When you don’t know your subject; write professionally.

blog.pmarca.com: When non-technologists write about technology

This post reminds me of something that my Dad used to say; “I’ve never read an article about a subject that I know well that was correct”.  It always made me wonder but I’ve spent years since reading articles about subjects I know looking for the exception; I’ve not found it.

The Economist is an extreme of this, I read it for over a decade and was subscribed for years. Then I realized that all articles about technology, the UK and France annoyed me because of their gross oversimplification and constant application of “Economist hope” over experience. However, the rest of the paper made sense.

Then I got thinking…

If that’s the case, does it mean that the worst written articles were always on the subjects that I knew best, or simply that I agreed with the other articles because I didn’t understand the situation and the Economist was over simplifying it?

In the end I unsubscribed and read more blogs instead!

LeWeb3 07 Looking Back

Jort is a collegue from Accenture in Amsterdam who I met for the first time at LeWeb3. I learnt a lot from sitting next to him for a couple of days. His notes are here…

Accenture BlogPodium /entrepreneurial-marketing/jortpossel/le-web-3-07-looking-back/

Of course, he’s missing the photo of himself…

Jort at LeWeb3

Beta Engineering

There has been a bit of fuss on the blogs because it seems that Tesla is going to be shipping with a “beta” version of their transmission that they’ll have to replace within the year.

Tesla’s Chairman and New CEO Talk Transmission Snags and Raising Another $40M « Earth2Tech

It raises the obvious question “how many other cars have shipped with beta components”. Here’s my experience…

Many years ago I bought a Smart. At the time the initial wave of optimism (mainly pre-launch) had worn off and the company looked in trouble. In the empty showroom near the Eiffel Tower (actually in the 16th) they tried to give the impression that they were going places but it was obvious that the business plan was in trouble.

The result was that they offered us an amazing deal to lease the car and not buy it; we had the cash but they wanted to sell zero percent credit at all costs!

About two months later we took the car back for a service. It took two days for them to replace the tyres, shock absorbers, reprogram the engine management system, replace the wind screen wipers and, interestingly, replace part of the gearbox!

This must be a common practice in the industry to get the cars out the door.

The importance of context in profiles…

The Google Operating System blog has a good list of Google type of predictions for 2008.

Predictions for Google’s 2008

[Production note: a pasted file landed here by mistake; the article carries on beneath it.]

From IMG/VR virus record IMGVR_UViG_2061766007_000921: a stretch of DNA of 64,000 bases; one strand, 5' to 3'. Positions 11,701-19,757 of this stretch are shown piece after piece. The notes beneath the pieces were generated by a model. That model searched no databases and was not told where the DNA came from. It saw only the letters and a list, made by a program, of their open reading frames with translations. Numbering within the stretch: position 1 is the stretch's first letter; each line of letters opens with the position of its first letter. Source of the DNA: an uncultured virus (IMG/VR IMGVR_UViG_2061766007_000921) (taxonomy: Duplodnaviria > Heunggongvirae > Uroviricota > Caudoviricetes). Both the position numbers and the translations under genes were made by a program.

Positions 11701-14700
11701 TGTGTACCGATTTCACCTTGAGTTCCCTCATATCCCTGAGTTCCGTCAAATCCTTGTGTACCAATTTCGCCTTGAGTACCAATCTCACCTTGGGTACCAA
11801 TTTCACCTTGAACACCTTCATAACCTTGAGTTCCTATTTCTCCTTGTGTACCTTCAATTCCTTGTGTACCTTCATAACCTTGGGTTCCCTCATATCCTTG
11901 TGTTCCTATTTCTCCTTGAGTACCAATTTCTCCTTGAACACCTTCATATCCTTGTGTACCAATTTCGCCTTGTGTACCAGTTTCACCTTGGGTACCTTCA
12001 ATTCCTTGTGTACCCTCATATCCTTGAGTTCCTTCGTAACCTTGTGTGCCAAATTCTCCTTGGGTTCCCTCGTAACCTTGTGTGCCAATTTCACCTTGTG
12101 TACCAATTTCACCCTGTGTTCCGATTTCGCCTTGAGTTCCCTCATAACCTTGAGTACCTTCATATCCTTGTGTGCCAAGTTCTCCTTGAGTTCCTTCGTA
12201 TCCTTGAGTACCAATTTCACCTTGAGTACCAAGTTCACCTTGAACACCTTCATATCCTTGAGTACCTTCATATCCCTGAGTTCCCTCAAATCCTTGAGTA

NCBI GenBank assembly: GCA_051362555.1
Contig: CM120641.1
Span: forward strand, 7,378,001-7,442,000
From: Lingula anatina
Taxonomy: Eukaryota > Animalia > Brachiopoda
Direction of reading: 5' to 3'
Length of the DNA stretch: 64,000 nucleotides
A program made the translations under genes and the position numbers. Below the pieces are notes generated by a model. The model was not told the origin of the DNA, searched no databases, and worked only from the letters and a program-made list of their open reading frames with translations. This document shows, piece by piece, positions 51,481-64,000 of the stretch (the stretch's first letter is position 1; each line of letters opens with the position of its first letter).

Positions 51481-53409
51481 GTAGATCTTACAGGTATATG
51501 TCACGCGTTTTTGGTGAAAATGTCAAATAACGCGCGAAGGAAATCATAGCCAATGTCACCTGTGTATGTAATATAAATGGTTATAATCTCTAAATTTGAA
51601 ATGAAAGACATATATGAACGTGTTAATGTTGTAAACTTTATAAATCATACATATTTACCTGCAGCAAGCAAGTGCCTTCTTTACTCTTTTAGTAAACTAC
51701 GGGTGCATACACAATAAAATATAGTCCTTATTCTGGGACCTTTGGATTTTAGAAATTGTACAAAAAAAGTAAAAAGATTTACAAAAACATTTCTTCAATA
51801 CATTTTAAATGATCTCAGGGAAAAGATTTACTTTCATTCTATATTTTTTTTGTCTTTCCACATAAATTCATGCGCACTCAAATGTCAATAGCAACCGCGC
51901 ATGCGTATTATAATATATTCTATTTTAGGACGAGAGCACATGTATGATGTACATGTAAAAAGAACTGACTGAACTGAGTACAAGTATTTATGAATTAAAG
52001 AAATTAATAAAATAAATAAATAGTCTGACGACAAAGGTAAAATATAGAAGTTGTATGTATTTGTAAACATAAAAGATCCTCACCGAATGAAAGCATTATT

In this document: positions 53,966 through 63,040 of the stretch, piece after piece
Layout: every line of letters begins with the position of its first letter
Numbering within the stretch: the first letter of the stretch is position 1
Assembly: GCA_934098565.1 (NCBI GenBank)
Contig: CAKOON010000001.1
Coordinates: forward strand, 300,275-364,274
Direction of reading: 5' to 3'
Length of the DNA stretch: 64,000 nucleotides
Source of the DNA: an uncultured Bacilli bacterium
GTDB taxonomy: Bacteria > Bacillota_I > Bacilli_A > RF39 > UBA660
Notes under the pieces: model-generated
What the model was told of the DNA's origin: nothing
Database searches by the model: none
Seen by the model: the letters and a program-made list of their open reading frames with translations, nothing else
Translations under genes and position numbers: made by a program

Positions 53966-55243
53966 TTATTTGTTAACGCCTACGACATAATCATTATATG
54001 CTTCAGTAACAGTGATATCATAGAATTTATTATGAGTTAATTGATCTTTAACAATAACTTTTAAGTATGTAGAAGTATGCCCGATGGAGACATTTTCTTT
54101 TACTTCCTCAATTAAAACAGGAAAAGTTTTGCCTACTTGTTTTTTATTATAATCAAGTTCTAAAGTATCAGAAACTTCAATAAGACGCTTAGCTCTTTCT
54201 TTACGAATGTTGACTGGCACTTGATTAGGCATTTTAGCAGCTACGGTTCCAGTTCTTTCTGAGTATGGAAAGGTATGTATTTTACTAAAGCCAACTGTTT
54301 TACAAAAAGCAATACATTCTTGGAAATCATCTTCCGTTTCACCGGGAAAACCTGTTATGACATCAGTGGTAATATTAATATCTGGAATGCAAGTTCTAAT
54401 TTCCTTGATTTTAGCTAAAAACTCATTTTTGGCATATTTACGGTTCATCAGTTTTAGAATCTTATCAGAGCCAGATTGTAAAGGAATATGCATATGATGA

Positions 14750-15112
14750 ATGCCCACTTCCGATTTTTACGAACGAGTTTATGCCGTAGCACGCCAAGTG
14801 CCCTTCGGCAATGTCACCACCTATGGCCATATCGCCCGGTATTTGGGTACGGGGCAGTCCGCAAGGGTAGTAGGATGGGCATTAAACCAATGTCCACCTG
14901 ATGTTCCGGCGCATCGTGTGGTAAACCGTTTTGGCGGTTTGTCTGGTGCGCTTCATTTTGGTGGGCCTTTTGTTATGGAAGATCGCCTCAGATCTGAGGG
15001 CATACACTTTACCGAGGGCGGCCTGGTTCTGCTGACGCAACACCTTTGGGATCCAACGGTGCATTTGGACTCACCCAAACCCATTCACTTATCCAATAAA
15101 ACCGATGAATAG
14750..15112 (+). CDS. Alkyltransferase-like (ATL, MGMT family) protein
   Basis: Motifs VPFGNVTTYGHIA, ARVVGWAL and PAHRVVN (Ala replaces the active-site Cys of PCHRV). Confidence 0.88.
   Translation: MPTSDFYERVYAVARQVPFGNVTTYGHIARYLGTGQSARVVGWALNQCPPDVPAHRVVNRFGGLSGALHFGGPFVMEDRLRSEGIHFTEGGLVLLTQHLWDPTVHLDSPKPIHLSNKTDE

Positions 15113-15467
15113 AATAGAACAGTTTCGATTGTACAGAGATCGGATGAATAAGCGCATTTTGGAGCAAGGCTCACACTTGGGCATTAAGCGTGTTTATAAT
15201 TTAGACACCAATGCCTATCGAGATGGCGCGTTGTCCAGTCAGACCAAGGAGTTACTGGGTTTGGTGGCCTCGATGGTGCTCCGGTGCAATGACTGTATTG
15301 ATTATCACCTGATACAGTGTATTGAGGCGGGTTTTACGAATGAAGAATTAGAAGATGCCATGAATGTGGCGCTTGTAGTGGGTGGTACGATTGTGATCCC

However, in point one ther’s this…

“If Google doesn’t understand that your Gmail contacts aren’t necessarily your friends, we’ll see a huge privacy backslash.”

How difficult can this be to understand? And why hasn’t Facebook realised it already? I want to present different views of myself to different populations; it’s not rocket science.

The first network that gets this right will have a massive advantage over the others.

27% of Amazon Xmas Sales were Wiis!

If this is true it’s amazing. 27% of sales being the Wii. I suppose if you add iPods in that must be 80% of their business. Does that make all books “the long tail”?

41 Chinese companies are changing the world but none of them has a brand worth talking about.

As I pointed out a couple of days ago, the Top 100 brands was dominated by old western brands. However, it seems that the world will be changed 41 times just by the Chinese!!!

41 Chinese Companies Are Changing The World – China Law Blog.

Either their going to grow brands quickly; which makes a mockery of the Top 100 brands valuations or they just won’t need brands; therefore making a mockery of the Top 100 brand valuations!!!

MediaBloodhound’s 2007 Fact or Fiction Challenge

MediaBloodhound: MediaBloodhound’s 2007 Fact or Fiction Challenge

I failed badly! Don’t know if that is a problem with me or the state of affaires!

Ben Metcalfe doesn’t like profit on OLPCs

Ben Metcalfe has found OLPCs on eBay going for over three times the going rate (assuming that the going rate is $200).

Sad to see OLPC’s for sale on eBay at inflated prices :Ben Metcalfe Blog

He seems quite upset by the find; actually I believe a sign that this little thing could be an enormous success. There is a demand in the developed countries for the OLPC. This demand can be used to get the price down, build software and help with the OLPC “brand” in the target countries; the OLPC could be seen as more than a poor childs PC. Now the OLPC people need to get the machines out there and sell them to whoever wants them (wherever they maybe).


Simply put if they don’t flood the developed world with these machines the market will take care of it for them. They’ll be pushing machines into Africa and Latin America for them to appear on eBay at a profit. Now that maybe a great gain for the people who received the machines in the short term but long term they’re going to be big losers.